Braille is read just as a person with sight would read words on a page – from left to right, only with the fingertips instead of the eyes. When writing Braille however, it’s done from left to right with the dots being physically pressed down into the page so that when they appear on the other side, it’s in the reverse order. There are a few different ways that are used when writing in Braille. The first is placing the paper onto a slate and physically making the dotted impressions with a stylus. There are also devices called Braille writers that have one key to represent each of the dots within a Braille cell. One can also use a QWERTY keyboard that has been hooked up to a Braille printer.

Learning to read and write Braille, although the tools may be a bit different, is not that much different than learning to read and write in English print. First, one needs to understand the difference between the different letters, including their shapes, and they then need to understand how these different shapes and symbols sound, after which they can then learn how these sounds come together to form sounds and full words. Basic reading primers are still used when teaching blind children how to read and write however, because these primers for seeing children most often include pictures along with text, the Braille primers have been developed using charts, stories and tools. Different tools are used depending on whether it is a child or an adult that is learning Braille.

One of the reasons why Braille has continued to be used and developed, unlike many of its early competitors is because it’s much faster to write in Braille than in the other methods. Still, it can take a very long time to translate a book from English text into Braille and until very recent technology was developed, the process depended on sight translators who would do it all by hand, which could take hundreds of hours! People can now scan books into a Braille version thanks to optical character recognition (OCR) technology. This in addition to Braille printers has made it much easier to translate English text into Braille and print it out into an embossed version.

Because it takes longer to feel something than it does to look at something, it does take longer to read in Braille than it takes to read printed text. One who is fluent in Braille can read on an advanced eighth grade level, being able to read about 200 words per minute. However, even someone fluent in the language can only read 120 words per minute. Because of this, blind people often use other methods of communication in addition to Braille including books on tape, recordings of family members or friends reading a book on tape, or screen readers, which are computer programs that can detect the print on the screen and read it out loud. But the slow process of learning to read and write in Braille are just the beginning of the challenges that a person faces when they want, or need, to learn Braille.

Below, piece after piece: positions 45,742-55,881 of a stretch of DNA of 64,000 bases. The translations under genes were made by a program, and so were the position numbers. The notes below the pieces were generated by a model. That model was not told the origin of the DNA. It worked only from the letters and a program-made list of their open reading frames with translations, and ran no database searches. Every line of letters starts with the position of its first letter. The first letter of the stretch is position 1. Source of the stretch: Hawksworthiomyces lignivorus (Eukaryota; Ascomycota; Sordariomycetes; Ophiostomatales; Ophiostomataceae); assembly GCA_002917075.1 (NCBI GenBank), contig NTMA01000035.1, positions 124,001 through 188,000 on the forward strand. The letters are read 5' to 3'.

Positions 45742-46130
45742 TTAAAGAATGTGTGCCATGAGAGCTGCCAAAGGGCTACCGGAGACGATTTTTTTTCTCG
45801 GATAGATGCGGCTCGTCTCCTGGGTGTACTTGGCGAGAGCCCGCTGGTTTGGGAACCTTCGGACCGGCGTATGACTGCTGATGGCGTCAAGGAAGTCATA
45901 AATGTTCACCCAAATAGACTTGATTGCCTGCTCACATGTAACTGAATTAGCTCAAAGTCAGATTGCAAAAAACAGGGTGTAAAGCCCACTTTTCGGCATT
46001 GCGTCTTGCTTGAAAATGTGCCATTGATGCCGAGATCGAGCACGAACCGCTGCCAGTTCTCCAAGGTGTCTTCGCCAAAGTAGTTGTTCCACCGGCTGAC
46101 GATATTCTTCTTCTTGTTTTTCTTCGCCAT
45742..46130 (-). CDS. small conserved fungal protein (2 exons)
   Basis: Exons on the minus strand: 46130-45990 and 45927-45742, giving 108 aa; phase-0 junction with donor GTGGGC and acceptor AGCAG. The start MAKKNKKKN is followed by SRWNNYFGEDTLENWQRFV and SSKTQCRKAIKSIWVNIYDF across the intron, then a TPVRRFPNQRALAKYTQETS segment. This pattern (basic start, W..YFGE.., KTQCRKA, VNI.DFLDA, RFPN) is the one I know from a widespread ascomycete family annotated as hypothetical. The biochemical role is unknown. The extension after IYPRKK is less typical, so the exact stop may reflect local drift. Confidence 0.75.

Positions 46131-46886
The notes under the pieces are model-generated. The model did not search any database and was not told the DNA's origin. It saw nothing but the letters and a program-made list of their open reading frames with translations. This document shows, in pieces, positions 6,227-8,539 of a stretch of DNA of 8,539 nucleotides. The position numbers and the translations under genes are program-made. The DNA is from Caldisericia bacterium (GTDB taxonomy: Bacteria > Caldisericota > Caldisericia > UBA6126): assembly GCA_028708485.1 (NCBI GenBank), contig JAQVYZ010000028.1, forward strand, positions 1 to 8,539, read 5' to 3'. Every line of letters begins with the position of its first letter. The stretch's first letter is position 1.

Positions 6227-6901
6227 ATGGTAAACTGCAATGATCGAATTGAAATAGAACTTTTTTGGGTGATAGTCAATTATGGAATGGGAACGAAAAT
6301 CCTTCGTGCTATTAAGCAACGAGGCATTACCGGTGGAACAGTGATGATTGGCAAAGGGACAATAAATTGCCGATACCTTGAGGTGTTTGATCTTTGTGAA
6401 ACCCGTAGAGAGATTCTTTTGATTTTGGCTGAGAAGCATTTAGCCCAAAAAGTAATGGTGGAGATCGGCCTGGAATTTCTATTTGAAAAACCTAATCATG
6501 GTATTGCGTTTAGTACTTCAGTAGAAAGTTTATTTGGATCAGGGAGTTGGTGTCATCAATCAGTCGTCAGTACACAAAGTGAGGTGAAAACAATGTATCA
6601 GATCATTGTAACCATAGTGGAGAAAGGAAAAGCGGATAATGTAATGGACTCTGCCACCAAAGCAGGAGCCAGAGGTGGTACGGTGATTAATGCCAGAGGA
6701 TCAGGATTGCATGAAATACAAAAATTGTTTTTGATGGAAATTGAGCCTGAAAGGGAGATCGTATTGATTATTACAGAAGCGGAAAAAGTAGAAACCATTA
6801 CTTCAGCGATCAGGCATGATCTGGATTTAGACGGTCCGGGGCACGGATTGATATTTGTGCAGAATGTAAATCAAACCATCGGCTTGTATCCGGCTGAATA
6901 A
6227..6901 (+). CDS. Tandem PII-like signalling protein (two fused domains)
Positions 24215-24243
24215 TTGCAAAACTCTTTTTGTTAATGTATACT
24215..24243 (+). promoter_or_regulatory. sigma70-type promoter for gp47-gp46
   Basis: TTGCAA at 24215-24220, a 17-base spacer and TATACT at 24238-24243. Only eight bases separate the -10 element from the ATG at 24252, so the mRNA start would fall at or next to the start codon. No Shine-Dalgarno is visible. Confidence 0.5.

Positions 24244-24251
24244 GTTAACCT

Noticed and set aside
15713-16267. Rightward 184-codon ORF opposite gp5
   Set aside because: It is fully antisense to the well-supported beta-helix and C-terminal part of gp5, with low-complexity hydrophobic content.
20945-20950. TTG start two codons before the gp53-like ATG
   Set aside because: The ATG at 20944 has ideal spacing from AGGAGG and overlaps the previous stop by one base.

Difficulties in Learning Braille

One of the biggest challenges in understanding Braille is that there are many different versions. Each cell in Braille has the possibility of having any one of 63 combinations. This may sound like a lot but aside from the letters and numbers, there are also punctuation marks, mathematical and scientific symbols, as well as symbols such as musical notes. Consider that anything that you could look at on a piece of paper needs a Braille counterpart and you can quickly see how it’s impossible to fit it all within 63 different combinations. It’s partly because of this that Braille has so many different versions.

Because there are so many different letters, numbers and symbols, some countries have developed certain versions of Braille, to be used for different purposes. In the United States, the Braille Authority of North America (BANA) is responsible for controlling Braille publications and versions and they have created 5 different Braille codes. The American edition of English Braille is used for literacy purposes such as novels and magazines, while the Nemeth Code of Braille Mathematics and Scientific Notation is used in the United States for math and science. There is also Computer Braille Code, Braille Code for Chemical Notation, and Music Braille Code. In addition to the several different codes of Braille, some specialized codes use 8 cells instead of 6, which can add to the confusion.

But those 5 codes are just the different codes that the United States uses. Consider that every country also has their own versions of Braille, used for different purposes, and you can quickly see why so many combinations within the 63 that can be used need to be used for different meanings and representations. Because of this, the International Council of English Braille (ICEB) has published Unified English Braille, which includes a standardized English Braille alphabet, mathematical and scientific codes and notations, and music notations. Basically, it combines 3 different codes into 1 that everyone who speaks English can understand. Consider also that if a blind person wanted to learn to read and write Braille in another language, there would be a whole new set of Braille versions to learn and then Braille becomes an even trickier thing to grasp.

The versions of Braille that are set in place today are not necessarily those that will be in place 10 or even 5 years down the road, although they may be. Countries have entire organizations and agencies that constantly evaluate their Braille system and create new solutions or easier ways to read the Braille. The technological advancements that are also constantly being made in this area, such as the new optical character recognition system, also changes the way that Braille is read and written and therefore, will also have an impact on future methods. All of these developments are constantly trying to make Braille more accessible, easier to obtain, and cheaper to produce.


The Braille Alphabet

Braille.